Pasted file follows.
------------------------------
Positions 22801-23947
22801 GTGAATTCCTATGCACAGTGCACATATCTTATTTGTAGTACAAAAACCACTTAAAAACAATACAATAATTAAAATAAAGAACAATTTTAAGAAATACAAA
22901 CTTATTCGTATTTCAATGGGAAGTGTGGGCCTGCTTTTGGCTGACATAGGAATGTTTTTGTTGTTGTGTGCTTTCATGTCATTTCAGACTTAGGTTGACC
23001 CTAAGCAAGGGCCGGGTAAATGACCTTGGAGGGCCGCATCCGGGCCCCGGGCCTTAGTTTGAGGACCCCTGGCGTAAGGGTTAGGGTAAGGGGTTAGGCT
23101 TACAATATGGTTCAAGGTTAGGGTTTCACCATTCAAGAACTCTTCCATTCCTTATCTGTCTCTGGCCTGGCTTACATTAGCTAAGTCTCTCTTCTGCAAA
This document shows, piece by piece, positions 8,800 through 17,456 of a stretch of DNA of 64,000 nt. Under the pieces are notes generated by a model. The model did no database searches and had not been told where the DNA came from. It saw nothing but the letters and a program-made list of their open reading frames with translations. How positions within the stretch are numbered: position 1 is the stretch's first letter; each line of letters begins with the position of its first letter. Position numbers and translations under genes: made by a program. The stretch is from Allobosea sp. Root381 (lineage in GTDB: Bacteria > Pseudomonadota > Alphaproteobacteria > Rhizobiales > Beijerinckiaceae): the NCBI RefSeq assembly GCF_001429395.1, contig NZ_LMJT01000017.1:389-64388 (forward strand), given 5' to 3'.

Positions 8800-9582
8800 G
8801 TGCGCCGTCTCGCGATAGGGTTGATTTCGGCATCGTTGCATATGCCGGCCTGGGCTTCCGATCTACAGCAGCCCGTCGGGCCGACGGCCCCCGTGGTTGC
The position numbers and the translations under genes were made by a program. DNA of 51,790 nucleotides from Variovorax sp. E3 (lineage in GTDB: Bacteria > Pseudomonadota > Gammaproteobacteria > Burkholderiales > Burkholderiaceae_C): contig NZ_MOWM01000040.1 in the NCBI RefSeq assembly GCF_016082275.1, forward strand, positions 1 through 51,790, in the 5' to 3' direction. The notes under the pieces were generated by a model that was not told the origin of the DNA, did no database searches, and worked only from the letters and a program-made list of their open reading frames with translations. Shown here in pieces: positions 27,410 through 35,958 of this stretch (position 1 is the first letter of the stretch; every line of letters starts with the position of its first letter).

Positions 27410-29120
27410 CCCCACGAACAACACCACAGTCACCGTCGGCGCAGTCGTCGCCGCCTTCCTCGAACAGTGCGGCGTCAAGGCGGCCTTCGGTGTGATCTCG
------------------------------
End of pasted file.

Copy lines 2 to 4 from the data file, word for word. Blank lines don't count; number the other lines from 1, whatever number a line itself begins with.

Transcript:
22801 GTGAATTCCTATGCACAGTGCACATATCTTATTTGTAGTACAAAAACCACTTAAAAACAATACAATAATTAAAATAAAGAACAATTTTAAGAAATACAAA
22901 CTTATTCGTATTTCAATGGGAAGTGTGGGCCTGCTTTTGGCTGACATAGGAATGTTTTTGTTGTTGTGTGCTTTCATGTCATTTCAGACTTAGGTTGACC
23001 CTAAGCAAGGGCCGGGTAAATGACCTTGGAGGGCCGCATCCGGGCCCCGGGCCTTAGTTTGAGGACCCCTGGCGTAAGGGTTAGGGTAAGGGGTTAGGCT